HUNDREDS of passengers had their planes diverted after a Spitfire crash-landed at East Midlands Airport.
The runway was closed for nearly three hours after the Rolls Royce-owned Spitfire's undercarriage collapsed as it came into land.
Arriving planes were diverted to Birmingham airport while the runway was out of service and departing planes were delayed.
One witness to the accident was retired farmer Edward Coxon, who was at the airport plane spotting.
The 65-year-old from Hartshorne, near Swadlincote, said: "I was watching the planes landing at the airport and had noticed the Spitfire in the air.
"I then looked through my binoculars and saw it stranded in the middle of the runway and surrounded by blue lights.
"I was looking forward to watching the planes coming in, but they shut the runway as soon as the plane was down."
The Spitfire landed at 3.20pm but its main landing gear collapsed leaving it stranded on the tarmac.
The pilot was uninjured and the runway was re-opened at 6pm.
Former journalist Brian Patrick, of Kegworth, heard the plane flying overhead prior to the landing.
He said: "As the aircraft landed the shock was such that it would have left some debris on the runway which would need to be cleared before it could be opened again for safety reasons.
"My understanding is that the plane was on a test run for future flights that would have taken place later this year.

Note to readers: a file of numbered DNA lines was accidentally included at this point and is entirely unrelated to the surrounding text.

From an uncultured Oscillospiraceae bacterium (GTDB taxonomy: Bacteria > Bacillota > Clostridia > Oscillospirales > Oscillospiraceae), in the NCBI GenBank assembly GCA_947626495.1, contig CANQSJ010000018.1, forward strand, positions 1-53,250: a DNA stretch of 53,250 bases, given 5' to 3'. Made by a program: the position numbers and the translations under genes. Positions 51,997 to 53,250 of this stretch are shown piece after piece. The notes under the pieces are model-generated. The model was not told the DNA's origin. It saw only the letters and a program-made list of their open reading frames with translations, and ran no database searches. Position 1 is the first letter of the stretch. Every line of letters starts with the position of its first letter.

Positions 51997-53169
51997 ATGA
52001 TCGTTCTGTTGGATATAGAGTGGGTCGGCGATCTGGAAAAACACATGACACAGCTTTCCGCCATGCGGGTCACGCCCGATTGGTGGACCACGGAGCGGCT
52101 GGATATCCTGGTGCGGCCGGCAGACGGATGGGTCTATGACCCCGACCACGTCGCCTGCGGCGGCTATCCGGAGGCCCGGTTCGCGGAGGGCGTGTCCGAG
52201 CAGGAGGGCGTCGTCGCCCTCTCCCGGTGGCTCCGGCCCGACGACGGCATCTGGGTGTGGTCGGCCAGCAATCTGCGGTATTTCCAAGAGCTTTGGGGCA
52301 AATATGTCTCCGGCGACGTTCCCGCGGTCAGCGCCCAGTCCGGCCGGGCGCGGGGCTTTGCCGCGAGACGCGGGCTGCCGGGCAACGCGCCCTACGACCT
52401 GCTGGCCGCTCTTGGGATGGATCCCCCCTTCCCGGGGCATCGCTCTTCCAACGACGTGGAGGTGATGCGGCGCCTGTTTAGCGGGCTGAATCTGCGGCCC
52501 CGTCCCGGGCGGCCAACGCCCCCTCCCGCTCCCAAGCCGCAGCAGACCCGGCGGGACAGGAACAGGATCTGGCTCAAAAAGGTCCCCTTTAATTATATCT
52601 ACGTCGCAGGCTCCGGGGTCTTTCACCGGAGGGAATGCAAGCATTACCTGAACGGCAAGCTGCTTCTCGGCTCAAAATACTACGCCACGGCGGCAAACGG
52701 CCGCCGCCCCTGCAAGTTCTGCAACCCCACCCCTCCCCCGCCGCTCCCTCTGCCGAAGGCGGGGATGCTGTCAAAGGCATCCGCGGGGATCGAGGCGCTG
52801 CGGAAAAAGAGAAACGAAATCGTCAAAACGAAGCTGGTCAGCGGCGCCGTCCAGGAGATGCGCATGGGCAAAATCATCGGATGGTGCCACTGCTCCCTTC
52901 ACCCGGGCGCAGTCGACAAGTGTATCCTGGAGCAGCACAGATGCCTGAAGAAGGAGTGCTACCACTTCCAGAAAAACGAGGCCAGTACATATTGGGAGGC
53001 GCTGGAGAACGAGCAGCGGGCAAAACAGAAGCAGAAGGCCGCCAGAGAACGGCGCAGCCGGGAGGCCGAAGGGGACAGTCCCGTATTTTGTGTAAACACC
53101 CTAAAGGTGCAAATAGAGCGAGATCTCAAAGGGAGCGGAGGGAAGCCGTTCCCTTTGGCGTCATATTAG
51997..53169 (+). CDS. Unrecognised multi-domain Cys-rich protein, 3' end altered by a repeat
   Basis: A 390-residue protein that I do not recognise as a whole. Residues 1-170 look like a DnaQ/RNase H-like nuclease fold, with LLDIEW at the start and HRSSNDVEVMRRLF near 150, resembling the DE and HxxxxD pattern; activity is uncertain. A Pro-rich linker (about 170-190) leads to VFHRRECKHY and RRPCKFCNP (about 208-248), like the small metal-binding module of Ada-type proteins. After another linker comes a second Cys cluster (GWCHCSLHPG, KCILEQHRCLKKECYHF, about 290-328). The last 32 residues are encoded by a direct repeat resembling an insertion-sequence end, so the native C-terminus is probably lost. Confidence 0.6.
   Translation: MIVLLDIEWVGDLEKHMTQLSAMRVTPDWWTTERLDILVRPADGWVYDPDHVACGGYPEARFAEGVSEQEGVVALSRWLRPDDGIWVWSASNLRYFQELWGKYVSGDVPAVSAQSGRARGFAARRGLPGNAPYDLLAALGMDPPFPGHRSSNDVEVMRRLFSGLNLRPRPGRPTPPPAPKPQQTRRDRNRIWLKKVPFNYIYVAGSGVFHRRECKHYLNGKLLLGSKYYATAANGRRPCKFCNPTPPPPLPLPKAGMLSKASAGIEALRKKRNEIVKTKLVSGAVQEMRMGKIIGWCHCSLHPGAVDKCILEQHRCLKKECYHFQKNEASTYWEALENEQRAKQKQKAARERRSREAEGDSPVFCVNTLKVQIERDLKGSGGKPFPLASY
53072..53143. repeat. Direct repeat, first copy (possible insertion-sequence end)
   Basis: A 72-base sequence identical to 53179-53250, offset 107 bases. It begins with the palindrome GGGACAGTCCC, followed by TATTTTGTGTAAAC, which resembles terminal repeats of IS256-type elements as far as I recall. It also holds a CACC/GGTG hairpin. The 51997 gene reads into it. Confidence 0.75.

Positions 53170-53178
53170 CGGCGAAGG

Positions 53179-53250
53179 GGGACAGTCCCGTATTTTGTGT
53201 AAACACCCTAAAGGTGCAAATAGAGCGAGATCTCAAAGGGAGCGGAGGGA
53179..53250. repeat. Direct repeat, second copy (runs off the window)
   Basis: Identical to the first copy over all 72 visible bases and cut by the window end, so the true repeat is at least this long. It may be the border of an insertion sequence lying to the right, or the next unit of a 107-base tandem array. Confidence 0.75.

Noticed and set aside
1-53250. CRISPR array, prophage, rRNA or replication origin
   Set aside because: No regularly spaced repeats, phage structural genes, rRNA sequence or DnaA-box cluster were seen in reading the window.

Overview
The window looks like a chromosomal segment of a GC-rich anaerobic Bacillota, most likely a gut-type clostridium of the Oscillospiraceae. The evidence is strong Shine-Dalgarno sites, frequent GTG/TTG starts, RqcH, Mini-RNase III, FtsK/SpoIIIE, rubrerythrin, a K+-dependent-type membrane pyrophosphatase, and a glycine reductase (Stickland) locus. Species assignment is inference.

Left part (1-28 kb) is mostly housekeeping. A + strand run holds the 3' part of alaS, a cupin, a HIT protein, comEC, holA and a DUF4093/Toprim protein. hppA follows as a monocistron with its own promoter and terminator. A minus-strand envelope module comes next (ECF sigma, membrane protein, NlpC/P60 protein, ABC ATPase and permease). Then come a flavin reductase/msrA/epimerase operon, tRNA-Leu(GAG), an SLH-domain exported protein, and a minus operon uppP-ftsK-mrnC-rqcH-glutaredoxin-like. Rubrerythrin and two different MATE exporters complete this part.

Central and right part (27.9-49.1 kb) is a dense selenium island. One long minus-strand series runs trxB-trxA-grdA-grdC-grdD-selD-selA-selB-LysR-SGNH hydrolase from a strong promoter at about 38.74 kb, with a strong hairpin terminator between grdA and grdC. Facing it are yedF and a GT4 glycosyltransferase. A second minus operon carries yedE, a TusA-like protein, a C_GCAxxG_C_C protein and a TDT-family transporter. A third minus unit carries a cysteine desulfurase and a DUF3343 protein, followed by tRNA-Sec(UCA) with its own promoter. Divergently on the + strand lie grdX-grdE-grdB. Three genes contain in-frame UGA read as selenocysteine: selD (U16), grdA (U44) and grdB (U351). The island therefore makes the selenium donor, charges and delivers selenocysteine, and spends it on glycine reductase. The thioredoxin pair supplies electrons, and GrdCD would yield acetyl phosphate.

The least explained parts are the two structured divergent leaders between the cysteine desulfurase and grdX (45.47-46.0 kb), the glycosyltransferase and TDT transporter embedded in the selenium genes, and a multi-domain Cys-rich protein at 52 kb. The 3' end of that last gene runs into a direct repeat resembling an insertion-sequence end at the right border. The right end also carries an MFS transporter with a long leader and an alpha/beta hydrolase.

"It was on a loop and was coming into land when the problem happened."
The plane has a wingspan of 36ft 10ins, is 32ft 8ins long and weighs 8,600lbs. Its Rolls-Royce Griffon engines have 1,600 horse power.
Bought by the iconic Derby firm in 1996, it appears at air displays and charity events as well as corporate functions.
An airport spokesperson said: "Following a Spitfire aircraft sustaining a collapsed undercarriage on landing the airport worked hard to remove the aircraft from the runway.
"During this time, flights were temporarily suspended with seven aircraft diverted to Birmingham Airport.
"The aircraft was towed from the runway and after a final runway inspection, flights resumed at 6pm."
Passengers travelling to Belfast were the last to leave the airport in a coach for Birmingham before it reopened.
David Spratt and wife Helen had flown over from Belfast to drop their daughter off at the University of Nottingham.
Mr Spratt said: "We arrived at the airport early, around 3pm, to have something to eat.
"We were in the departures lounge and had been through all the security when we heard the announcement. Our journey was delayed but I am just thankful that nobody was hurt in the crash."
A spokesman for the Air Accident Investigation Bureau said it would be looking into the incident.
He added: "We are aware of the incident and will be investigating it via correspondence. There will be a short report compiled in due course."
The Second World War Spitfire belongs to Rolls Royce, which has a base at East Midlands Airport.
A spokesman for Rolls Royce said he was aware of the incident and the company will assist with enquiries.
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